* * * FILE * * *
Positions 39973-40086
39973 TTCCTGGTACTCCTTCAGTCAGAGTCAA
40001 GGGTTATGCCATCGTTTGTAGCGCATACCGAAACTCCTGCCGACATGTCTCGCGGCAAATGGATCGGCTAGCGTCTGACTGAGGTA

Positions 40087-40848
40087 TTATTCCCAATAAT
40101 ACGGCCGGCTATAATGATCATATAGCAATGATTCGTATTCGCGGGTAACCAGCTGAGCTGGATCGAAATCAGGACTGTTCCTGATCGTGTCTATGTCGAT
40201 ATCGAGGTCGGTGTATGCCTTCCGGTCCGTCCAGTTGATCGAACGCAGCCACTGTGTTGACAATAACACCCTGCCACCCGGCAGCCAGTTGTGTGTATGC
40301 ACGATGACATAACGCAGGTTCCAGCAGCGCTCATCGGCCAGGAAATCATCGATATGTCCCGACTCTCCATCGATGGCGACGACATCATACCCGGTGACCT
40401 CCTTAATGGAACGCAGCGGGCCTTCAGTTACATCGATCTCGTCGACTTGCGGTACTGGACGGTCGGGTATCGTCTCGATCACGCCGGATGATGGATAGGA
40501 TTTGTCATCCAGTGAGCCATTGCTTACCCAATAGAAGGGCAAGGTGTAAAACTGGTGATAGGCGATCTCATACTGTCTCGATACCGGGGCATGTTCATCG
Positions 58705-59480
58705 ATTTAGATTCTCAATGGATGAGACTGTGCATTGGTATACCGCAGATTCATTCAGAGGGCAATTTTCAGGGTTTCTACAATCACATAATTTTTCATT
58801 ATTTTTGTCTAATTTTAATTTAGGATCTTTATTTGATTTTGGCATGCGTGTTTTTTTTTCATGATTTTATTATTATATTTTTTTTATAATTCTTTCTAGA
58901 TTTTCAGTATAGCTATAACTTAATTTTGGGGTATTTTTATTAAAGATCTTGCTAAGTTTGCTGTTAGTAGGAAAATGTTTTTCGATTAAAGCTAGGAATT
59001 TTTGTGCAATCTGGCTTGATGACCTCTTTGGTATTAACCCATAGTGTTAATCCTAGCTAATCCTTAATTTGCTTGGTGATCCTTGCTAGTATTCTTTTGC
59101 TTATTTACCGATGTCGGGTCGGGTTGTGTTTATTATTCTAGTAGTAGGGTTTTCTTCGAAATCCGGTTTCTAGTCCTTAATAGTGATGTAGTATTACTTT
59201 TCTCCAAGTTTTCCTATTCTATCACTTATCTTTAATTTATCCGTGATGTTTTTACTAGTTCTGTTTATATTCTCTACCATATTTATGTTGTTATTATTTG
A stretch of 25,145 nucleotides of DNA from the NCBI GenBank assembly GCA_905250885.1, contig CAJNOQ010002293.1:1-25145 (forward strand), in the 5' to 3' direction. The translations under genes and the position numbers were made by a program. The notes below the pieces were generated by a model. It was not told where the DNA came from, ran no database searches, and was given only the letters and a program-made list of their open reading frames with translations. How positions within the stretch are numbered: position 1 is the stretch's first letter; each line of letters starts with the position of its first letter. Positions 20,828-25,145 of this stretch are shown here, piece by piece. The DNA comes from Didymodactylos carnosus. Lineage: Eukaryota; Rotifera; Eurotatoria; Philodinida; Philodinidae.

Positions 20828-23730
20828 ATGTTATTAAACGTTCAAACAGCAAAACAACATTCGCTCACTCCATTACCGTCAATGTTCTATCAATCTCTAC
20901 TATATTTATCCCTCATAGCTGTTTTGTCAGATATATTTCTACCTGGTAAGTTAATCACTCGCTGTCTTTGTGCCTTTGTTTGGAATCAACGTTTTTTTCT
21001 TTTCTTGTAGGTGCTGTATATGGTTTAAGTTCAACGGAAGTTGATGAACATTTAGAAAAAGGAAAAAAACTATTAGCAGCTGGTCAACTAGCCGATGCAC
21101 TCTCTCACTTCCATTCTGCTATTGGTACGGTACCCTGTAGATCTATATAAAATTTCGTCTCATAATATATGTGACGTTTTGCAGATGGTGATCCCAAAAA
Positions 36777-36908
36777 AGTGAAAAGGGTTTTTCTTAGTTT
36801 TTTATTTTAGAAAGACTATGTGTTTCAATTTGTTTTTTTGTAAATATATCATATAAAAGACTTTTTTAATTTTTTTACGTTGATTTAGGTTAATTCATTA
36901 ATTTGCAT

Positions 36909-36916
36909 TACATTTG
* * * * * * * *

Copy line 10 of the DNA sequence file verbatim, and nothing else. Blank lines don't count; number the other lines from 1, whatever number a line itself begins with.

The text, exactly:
40501 TTTGTCATCCAGTGAGCCATTGCTTACCCAATAGAAGGGCAAGGTGTAAAACTGGTGATAGGCGATCTCATACTGTCTCGATACCGGGGCATGTTCATCG